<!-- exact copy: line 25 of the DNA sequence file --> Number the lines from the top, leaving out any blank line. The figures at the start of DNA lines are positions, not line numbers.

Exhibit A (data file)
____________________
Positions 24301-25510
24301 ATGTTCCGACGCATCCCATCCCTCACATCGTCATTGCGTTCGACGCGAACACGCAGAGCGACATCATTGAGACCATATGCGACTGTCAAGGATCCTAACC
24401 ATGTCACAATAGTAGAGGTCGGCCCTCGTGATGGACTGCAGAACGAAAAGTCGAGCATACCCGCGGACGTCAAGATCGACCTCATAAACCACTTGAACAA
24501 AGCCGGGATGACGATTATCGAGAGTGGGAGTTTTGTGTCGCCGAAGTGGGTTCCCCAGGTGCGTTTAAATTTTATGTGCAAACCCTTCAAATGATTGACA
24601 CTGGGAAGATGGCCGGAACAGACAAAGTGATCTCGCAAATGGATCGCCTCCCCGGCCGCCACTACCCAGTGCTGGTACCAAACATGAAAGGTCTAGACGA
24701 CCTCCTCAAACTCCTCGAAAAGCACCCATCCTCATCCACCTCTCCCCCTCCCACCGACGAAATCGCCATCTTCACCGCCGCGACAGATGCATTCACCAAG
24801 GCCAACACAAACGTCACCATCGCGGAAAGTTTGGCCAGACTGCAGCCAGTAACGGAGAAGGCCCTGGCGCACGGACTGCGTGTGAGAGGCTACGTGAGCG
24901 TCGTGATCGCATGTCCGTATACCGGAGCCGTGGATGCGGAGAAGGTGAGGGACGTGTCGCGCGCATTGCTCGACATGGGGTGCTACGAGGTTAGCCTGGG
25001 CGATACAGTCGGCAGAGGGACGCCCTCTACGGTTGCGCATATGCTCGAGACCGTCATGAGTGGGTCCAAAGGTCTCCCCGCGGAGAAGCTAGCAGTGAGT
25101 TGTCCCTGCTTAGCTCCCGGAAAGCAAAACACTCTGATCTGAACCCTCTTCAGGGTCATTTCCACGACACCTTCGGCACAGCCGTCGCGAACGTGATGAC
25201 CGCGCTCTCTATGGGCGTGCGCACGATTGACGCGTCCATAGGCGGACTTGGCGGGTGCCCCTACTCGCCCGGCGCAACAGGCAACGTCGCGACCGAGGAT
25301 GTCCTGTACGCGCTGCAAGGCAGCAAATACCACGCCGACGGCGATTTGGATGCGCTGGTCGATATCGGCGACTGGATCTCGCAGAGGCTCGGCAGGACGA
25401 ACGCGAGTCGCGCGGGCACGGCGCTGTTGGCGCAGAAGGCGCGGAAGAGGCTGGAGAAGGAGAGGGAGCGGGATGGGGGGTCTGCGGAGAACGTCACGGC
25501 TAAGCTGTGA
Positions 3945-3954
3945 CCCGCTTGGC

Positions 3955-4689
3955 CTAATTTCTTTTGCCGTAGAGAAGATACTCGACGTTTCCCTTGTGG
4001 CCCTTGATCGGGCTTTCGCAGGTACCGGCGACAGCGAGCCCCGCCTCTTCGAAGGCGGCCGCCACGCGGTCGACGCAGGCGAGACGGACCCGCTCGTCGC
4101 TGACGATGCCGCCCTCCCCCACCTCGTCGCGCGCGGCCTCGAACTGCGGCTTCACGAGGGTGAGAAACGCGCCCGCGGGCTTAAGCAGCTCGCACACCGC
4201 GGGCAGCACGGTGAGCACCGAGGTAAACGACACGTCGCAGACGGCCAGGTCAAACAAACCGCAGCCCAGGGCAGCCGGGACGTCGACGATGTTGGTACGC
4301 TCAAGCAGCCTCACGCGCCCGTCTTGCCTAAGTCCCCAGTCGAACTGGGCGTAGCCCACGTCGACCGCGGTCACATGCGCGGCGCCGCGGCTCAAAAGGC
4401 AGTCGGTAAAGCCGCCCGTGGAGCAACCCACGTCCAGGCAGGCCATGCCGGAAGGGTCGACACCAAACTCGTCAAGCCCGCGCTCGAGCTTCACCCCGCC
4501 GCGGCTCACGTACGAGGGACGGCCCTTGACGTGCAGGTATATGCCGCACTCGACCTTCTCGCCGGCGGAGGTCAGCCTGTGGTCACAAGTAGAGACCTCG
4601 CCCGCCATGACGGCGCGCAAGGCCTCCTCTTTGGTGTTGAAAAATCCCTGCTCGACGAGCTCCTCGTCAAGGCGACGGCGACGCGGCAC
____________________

4601 CCCGCCATGACGGCGCGCAAGGCCTCCTCTTTGGTGTTGAAAAATCCCTGCTCGACGAGCTCCTCGTCAAGGCGACGGCGACGCGGCAC